They also increase mobility and reduce risks associated with chronic conditions like low-back pain. 

chiropractic exercises - man-doing-a-hamstring-stretch

Is Stretching Safe To Do At Home?

Stretching can be safe for almost anyone, but there are a few things you need to know.

Many of us are under the impression that stretching is only useful for improving our flexibility and range of motion.

But according to experts, stretching also reduces stiffness and helps improve circulation.

When it comes to safe stretches at home, here’s what you need to know.

Don’t stretch cold muscles.

If you want to do some light stretching after your workout or physical activity, never do so on cold muscles (i.e., muscles that haven’t been used in a while).

Instead, warm up first with a five-minute walk or jog.

Move slowly and deliberately when you stretch:

It’s important not to bounce when doing any kind of stretch.

Instead, move slowly and deliberately through each stretch using slow diaphragmatic breathing.

Breathe deeply in through your nose and out through your mouth while performing any form of exercise (including stretches). 

Stretches For Neck Pain

There are many different stretches that can help ease neck pain and discomfort.

Although some of these exercises can be done at home, your best bet is to go see a chiropractor, as they will be able to perform individualized stretches based on your specific condition.

Some of these exercises may seem easy, but it’s important not to rush through them.

You want to make sure you are executing each movement correctly in order for them to do any good.

Below we’ve outlined some of our favorite neck-pain-fighting stretches, along with how to properly execute them.

Do three repetitions of each stretch five times per day, and give yourself at least one rest day between sessions.

The cervical Mobilization

This one’s pretty straightforward: place both hands behind your head while sitting up straight, then gently tilt your head over to one side while keeping both ears lined up with shoulders; hold for 10 seconds before repeating on the other side 3-5 times total per day.

The Posterior Cross Pinch

Place one hand behind your back so that you’re applying pressure on one shoulder blade; use the opposite hand to bring the ear closer to the shoulder until you feel a comfortable stretch in middle/lower part of the back; hold for 10 seconds.

The Sternocleidomastoid Stretch

While seated or standing, take one arm across the body and grasp the opposite elbow (be sure not to grab bicep); pull elbow as close to the chest as possible without pain; do on each side.

The Neck Flexor Stretch

While seated or standing, place hand behind head and lean head forward; hold for 15 seconds.

The Chin Tuck

While standing, lower your chin down towards your chest; keep it tucked for 20 seconds at a time.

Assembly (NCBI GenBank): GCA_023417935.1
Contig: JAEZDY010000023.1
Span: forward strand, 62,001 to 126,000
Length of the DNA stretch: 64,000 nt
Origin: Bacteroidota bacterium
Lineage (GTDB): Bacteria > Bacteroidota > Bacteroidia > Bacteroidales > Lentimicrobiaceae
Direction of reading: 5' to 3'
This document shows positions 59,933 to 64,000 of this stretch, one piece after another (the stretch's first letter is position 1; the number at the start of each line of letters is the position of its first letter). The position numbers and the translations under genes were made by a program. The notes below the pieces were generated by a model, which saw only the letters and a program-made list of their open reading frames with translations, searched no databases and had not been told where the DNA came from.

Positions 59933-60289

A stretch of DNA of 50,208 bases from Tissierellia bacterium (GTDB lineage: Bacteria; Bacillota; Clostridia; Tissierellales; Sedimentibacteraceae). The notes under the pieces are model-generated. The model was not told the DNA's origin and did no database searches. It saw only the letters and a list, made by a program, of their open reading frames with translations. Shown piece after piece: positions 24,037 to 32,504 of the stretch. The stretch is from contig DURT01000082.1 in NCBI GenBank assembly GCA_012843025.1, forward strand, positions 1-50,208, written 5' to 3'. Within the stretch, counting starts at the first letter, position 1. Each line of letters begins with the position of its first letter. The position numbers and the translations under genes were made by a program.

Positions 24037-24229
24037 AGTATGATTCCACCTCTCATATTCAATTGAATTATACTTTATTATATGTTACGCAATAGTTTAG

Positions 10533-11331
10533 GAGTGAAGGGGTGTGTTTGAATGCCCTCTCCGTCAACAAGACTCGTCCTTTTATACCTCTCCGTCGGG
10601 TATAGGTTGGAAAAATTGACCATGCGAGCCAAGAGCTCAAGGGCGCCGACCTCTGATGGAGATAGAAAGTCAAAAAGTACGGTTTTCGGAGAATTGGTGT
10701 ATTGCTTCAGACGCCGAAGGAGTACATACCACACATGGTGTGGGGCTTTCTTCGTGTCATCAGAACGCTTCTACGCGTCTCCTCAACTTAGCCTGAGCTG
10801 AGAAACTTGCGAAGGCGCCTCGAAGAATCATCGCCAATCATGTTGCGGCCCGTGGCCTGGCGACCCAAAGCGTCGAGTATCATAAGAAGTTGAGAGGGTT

The Front Neck Bend

Stand facing away from the wall; slowly bend forwards at the waist with arms outstretched in front of you until palms make contact with the wall.

Side Bends

Stand perpendicular to the wall with hips touching it; slowly lower upper body laterally away from the wall toward the left side.

Cervical retraction

Sitting upright, place palm against forehead just above eyebrows and gently push head backward.

Stretches For Mid Back Pain

Stretching exercises for mid-back pain can help you to relieve neck and shoulder pain, as well as reduce tension in your back.

These stretches are simple and easy to do at home or on the go, which means you can use them whenever you feel the tension coming on.

Try holding each stretch for around 30 seconds, switching between each one with a short break in between.

As always when stretching, don’t bounce or yank your body into position—think about taking it slow and steady.

(And, of course, consult your doctor before trying any new stretches.)

Here are a few great stretches that will help soothe painful mid-back muscles

Pec Stretch

Start by standing up straight and holding onto something sturdy like a wall, chair back, or tabletop.

Bend over until you feel a gentle pull on your upper pecs; hold for 15 to 20 seconds and repeat five times.

Upper Back Stretch

While seated, bend forward from your hips and let your arms hang down towards your legs while keeping your head facing forward.

This stretch should be done gently to avoid straining anything

Arm Across Chest Stretch

In order to perform an arm across chest stretch, stand up straight and clasp one hand behind your back.

Hold there for 5 to 10 seconds, then switch sides. Repeat three times per side

Overhead Reach Stretch

If you’re stuck sitting at a desk all day long, you could find yourself hunching forward without even realizing it.

When your shoulders round forward too much, they can create muscle strain or trigger discomfort throughout other parts of your body.